Configuring CameraX in Jetpack Compose To Take a Picture

Configuring CameraX in Jetpack Compose To Take a Picture

Camera is one of the most commonly used feature in any app. Currently there is no official documentation or sample on how to take a picture using CameraX and Jetpack Compose. Let's look at how we can set this up using Jetpack Compose.

Here is the overview of what we will be covering today:


If you are new to using Jetpack CameraX, the official documentation is a good place to understand the core concepts. At it's essence, CameraX provides an abstraction on top of Camera2 and makes it easier for developers to use it's API.

The core components that we need to take a picture using the CameraX API are below:

  • Use Cases: Provides a specific camera functionality
    • Preview: use case that provides a camera preview stream for displaying on-screen
    • ImageCapture: use case that takes the picture using takePicture()
  • PreviewView: view used by the Preview use case to stream the camera into it's surface provider.
  • CameraProvider: singleton used to bind the lifecycle of the camera to our composable function


Check here for the dependencies. Here is what I have used at the time of this writing for CameraX and Accompanist permissions.



For permissions refer to my other post on requesting permissions. It's for location but the concepts are similar. Alternatively, you can also use the Accompanist permissions composable function. It's still experimental but works great!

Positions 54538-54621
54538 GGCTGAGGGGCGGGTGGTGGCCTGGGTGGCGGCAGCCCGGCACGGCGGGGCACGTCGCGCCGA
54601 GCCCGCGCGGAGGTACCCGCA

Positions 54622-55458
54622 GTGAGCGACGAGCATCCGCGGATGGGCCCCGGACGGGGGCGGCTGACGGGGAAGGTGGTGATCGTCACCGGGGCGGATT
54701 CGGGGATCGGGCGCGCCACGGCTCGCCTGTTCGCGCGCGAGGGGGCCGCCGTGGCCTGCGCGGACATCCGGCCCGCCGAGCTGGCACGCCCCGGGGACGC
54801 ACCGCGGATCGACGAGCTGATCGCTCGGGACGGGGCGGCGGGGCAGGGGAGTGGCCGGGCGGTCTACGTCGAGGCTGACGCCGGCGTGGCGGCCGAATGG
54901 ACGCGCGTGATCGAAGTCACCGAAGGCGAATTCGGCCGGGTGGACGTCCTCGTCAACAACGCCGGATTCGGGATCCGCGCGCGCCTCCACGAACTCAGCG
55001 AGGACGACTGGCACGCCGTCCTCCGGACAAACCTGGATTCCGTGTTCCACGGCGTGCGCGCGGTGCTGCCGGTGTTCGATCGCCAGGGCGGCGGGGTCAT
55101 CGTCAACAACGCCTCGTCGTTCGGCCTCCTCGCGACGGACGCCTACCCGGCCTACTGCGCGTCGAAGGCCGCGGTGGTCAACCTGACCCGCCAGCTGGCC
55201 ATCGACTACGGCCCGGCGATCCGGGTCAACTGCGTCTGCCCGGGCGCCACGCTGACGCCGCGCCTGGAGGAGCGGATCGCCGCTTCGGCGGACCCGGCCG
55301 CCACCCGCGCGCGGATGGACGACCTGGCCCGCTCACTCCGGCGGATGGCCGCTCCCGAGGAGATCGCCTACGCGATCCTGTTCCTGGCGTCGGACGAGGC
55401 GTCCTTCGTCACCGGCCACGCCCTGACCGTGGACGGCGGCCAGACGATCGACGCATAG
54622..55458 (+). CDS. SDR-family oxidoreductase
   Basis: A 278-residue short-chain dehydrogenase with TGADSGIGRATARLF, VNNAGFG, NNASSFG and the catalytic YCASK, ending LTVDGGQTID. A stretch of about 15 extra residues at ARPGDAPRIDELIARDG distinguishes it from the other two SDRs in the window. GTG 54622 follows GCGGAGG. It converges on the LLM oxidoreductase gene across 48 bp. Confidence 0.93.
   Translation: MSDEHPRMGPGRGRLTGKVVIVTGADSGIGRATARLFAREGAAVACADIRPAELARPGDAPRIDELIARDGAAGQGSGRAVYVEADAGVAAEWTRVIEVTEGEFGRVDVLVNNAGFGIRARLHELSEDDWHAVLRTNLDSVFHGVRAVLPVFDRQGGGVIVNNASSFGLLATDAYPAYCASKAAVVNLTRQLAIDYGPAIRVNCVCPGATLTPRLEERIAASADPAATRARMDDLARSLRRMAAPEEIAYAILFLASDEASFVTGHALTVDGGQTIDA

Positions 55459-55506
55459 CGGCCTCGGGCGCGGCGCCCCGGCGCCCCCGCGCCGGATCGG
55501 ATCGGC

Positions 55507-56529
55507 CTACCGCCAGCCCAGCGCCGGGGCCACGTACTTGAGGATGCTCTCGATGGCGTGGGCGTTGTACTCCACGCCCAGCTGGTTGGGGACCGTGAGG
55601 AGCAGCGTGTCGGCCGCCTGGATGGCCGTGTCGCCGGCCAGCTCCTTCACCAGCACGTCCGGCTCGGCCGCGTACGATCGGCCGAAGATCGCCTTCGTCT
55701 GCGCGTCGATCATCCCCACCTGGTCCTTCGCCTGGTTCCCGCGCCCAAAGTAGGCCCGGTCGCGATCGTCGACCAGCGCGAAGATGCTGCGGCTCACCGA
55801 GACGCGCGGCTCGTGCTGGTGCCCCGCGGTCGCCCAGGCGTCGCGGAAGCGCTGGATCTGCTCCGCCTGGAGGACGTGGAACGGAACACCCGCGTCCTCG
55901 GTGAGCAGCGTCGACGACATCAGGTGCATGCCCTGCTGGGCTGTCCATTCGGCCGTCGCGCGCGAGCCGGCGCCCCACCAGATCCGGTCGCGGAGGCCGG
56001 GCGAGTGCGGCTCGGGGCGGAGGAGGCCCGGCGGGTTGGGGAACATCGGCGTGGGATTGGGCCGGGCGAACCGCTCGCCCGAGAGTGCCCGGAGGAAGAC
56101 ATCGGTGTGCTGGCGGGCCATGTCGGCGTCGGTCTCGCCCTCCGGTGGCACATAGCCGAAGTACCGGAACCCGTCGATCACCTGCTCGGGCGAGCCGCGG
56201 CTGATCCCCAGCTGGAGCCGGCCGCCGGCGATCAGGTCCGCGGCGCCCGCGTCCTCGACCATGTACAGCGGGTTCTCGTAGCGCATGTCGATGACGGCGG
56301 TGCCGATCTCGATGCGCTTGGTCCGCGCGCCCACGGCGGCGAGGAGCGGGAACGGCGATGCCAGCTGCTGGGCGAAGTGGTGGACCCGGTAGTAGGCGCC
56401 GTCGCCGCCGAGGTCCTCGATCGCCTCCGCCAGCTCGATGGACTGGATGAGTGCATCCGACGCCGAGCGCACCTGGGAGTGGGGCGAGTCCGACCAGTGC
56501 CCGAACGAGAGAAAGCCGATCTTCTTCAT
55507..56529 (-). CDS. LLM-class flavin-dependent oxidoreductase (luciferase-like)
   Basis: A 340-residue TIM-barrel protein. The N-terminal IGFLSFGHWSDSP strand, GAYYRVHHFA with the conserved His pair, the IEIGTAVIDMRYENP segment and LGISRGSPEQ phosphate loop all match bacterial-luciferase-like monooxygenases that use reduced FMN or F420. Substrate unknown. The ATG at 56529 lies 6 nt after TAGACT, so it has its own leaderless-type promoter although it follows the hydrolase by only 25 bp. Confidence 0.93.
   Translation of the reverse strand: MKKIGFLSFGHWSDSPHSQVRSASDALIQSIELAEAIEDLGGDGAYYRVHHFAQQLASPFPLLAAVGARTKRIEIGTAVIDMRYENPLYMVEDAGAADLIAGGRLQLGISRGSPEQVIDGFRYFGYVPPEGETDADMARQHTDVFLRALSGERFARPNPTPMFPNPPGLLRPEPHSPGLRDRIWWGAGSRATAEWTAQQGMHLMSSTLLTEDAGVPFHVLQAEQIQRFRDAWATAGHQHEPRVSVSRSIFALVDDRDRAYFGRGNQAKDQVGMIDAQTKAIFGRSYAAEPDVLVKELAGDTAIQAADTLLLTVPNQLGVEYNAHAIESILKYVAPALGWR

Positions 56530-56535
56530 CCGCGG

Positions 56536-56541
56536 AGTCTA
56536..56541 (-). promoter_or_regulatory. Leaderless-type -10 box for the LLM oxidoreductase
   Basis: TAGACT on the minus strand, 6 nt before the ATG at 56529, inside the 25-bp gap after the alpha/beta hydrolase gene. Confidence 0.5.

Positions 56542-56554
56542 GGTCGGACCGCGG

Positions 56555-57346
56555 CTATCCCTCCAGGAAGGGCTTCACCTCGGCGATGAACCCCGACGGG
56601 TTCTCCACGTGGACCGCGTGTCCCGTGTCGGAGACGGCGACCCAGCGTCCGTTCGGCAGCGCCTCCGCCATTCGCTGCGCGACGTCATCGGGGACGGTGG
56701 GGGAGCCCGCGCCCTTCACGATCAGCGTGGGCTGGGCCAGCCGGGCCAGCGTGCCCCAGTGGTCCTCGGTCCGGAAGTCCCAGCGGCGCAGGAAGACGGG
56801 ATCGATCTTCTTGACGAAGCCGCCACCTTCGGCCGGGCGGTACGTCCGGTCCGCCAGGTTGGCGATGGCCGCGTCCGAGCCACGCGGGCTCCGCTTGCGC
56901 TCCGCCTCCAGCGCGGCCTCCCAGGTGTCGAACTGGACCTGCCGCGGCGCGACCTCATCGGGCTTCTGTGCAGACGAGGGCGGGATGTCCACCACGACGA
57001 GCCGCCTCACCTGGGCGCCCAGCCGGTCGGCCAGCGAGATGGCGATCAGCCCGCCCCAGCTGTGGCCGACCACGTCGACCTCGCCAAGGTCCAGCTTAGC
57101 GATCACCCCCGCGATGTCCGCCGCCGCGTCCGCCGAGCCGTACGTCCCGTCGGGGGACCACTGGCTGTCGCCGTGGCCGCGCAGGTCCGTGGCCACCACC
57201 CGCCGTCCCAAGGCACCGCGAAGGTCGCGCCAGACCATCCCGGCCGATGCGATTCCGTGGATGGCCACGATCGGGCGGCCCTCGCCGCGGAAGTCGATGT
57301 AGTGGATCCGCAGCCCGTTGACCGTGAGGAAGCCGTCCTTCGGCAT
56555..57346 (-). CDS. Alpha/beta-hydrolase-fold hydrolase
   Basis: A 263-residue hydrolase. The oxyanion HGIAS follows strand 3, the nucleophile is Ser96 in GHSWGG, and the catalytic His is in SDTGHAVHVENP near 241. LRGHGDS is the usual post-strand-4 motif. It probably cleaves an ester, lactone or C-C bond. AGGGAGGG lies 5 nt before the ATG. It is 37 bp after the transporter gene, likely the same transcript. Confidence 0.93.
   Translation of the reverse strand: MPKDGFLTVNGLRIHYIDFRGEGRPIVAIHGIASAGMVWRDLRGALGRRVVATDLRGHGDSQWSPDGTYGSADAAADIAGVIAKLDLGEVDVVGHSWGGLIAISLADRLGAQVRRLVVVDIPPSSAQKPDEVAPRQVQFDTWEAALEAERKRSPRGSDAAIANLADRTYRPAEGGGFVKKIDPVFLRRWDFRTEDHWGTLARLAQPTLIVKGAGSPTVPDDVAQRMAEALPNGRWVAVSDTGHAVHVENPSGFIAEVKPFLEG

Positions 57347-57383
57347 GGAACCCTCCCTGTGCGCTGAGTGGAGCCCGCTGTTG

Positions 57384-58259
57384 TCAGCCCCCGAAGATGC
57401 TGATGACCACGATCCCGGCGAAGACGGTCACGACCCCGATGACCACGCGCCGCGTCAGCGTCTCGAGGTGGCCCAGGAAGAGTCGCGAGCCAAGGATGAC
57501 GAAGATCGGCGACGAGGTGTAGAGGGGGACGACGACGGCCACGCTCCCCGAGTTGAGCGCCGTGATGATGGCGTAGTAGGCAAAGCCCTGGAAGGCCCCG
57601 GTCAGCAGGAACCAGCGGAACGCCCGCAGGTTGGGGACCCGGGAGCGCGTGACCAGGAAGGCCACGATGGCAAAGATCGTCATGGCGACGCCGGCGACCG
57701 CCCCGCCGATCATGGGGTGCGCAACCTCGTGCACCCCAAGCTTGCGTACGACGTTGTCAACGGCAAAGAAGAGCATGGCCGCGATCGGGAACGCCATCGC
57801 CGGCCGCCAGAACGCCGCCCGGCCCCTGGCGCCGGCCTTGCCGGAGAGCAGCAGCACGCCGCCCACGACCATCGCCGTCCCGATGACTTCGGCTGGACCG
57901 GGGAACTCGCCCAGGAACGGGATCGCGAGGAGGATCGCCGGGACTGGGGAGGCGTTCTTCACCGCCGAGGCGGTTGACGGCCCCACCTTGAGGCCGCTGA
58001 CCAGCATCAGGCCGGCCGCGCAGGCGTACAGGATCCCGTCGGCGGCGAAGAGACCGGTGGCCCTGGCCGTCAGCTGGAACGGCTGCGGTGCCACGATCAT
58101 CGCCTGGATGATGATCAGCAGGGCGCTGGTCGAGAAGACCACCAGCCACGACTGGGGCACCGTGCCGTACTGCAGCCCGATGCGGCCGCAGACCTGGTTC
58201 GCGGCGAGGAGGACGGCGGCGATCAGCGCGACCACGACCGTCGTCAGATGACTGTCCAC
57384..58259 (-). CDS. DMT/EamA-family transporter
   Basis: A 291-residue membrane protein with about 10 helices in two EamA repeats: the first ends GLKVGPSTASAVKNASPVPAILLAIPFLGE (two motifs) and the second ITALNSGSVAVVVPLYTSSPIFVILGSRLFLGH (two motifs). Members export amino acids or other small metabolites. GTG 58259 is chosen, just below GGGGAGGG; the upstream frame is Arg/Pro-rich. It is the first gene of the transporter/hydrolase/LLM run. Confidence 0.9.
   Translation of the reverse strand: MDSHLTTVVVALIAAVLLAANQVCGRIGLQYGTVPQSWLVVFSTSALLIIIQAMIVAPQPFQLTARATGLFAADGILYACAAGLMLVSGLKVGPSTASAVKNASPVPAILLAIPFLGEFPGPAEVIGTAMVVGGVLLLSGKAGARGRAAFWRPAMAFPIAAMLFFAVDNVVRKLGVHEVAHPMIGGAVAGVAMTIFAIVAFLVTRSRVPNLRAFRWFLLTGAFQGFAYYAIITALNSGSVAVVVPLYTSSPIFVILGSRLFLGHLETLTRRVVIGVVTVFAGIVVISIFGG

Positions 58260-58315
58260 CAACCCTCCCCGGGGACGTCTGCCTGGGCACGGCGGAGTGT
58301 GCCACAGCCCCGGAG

Building the CameraView Composable function

In order to preview the camera and show the required controls needed to work with the camera, we are going to build a composable that we can reuse in our apps. I'm calling it CameraView. This composable is responsible for the following:

  • Showing a preview of the camera
  • Exposing the below controls:
    • Switch: Switches the camera
    • Click: Invokes the takePicture method on the ImageCapture use case.
    • Gallery: Launches an intent for the user to select a photo

Here is what the CameraView will look like

This function will take two parameters:

  • onImageCaptured: callback which will be invoked when the image has been captured. The parent function can than use the image uri to upload the image or use it as needed. The boolean parameter would be true if the image was captured from the gallery instead of camera.
  • onError: ┬áinvoked when there is an error.